Is a party sufficiently prejudiced by a juror’s nondisclosure to get a new trial?

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The following is SM JUROR’s slideshare analysis of Larsen v. Union Pac. R.R. Co., 503 S.W.3d 213 (Mo. Ct. App. 2016), reh’g and/or transfer denied (Sept. 20, 2016).

Plaintiff, a union member, was awarded damages when he fell off a ladder at work.  During voir dire, counsel for the defendant employer asked each venireperson if they were a union member.  Those that answered affirmatively were further questioned.  Juror L5 was a union member, but kept silent.  Subsequent to the verdict, the defendant discovered that Juror L5 was a union member who characterized himself as the informal leader of the jury who would vote for the plaintiff “right off”.  Defendant moved for a new trial asserting it was prejudiced by L5’s nondisclosure of his union membership, especially when specifically asked about it.  At the evidentiary hearing, L5 stated that he forgot he was a union member.  The trial court granted the motion for new trial.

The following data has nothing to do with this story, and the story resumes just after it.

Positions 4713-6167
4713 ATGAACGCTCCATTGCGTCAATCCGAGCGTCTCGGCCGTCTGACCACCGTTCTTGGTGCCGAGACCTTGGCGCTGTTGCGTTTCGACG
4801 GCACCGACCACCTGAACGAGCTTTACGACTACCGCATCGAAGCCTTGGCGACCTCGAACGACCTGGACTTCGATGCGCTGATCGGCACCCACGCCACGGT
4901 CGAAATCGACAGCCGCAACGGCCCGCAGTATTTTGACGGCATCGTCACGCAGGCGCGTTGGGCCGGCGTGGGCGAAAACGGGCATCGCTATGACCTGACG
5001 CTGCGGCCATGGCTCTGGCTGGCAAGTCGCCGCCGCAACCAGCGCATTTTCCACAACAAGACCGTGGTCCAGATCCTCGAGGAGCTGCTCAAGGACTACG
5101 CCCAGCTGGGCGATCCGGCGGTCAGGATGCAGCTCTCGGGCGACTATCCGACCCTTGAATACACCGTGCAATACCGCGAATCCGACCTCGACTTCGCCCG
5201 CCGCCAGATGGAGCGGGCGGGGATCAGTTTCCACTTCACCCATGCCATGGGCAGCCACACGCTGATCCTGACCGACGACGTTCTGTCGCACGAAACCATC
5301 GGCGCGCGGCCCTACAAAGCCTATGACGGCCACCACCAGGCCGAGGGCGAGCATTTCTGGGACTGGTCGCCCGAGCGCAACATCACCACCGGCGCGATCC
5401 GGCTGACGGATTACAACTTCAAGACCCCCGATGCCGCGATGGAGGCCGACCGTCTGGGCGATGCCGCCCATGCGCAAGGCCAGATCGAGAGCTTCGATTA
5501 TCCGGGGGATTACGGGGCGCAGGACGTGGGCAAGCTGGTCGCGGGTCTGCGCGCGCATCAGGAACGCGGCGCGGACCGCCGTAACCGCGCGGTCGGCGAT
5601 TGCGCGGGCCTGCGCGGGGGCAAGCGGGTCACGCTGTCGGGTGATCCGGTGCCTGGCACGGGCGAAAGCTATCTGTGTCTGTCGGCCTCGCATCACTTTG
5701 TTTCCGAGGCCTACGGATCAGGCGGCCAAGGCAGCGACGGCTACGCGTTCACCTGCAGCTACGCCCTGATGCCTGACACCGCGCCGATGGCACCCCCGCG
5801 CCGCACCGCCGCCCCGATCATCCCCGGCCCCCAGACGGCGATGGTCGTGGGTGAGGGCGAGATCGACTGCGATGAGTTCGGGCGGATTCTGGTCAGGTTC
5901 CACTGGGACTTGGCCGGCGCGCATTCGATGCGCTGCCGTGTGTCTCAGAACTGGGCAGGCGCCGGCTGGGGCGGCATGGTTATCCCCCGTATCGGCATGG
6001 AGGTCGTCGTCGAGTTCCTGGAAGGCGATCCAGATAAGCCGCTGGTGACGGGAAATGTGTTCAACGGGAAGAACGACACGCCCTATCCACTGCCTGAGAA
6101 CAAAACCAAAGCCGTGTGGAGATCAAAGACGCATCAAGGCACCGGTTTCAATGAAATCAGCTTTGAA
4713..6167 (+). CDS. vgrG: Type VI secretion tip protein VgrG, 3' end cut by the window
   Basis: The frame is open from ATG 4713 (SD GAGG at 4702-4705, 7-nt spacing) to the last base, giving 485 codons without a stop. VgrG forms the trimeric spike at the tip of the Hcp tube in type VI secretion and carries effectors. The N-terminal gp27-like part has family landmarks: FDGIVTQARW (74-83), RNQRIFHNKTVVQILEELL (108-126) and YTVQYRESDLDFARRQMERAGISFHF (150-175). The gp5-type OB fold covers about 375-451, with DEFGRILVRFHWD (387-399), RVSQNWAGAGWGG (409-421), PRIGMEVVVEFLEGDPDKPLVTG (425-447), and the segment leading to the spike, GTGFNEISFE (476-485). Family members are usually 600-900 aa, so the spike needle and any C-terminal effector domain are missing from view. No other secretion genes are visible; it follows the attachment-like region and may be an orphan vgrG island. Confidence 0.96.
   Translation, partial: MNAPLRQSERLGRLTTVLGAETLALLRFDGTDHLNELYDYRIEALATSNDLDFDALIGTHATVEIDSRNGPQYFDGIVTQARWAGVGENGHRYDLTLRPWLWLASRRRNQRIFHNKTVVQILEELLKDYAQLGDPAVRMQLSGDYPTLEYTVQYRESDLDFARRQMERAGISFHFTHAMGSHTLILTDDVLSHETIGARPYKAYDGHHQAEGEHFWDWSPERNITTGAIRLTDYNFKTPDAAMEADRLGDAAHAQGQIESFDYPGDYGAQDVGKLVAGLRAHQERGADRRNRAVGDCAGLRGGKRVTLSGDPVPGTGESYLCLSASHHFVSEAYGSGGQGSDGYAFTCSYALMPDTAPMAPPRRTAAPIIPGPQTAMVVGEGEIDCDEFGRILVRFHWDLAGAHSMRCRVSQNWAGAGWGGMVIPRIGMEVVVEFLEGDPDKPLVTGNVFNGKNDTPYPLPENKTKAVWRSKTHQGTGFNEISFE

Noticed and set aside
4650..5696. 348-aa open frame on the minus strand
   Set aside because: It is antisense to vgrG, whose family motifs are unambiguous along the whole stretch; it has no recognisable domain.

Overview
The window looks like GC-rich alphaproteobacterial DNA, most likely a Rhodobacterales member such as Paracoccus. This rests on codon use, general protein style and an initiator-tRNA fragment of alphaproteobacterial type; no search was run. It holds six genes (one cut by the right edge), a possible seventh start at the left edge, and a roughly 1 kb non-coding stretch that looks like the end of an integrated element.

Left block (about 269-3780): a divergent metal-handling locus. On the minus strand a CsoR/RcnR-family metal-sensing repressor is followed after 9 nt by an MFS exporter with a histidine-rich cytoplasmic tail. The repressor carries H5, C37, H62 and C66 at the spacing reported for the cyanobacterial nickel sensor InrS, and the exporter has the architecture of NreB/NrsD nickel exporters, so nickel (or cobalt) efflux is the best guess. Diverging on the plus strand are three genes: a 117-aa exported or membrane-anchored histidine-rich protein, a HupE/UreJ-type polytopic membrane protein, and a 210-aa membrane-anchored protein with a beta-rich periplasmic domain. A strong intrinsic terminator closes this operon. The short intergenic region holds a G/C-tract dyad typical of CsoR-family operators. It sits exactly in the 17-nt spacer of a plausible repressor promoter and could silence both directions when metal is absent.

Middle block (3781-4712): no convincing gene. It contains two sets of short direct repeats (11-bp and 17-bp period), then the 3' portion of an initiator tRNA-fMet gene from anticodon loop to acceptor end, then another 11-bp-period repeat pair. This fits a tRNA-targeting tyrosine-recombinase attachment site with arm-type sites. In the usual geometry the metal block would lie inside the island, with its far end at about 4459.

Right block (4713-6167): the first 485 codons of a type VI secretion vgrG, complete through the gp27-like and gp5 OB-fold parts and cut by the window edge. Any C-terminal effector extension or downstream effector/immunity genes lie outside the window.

The appellate court outlined their two step approach to evaluate the nondisclosure by a juror, asserting that a juror has a duty to answer questions truthfully.  First, they would review de novo whether the question posed to the juror was sufficiently clear. If the question was clear, then they would determine whether the juror’s nondisclosure was intentional.  The trial court’s findings of whether a juror’s nondisclosure was intentional or unintentional is reviewed under the abuse of discretion standard of review, with the appellate court deferring to the trial court on credibility determinations.

View our slideshare for more detailed information on how the appellate court resolved the juror misconduct issue.

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Don’t let juror misconduct taint your next verdict…

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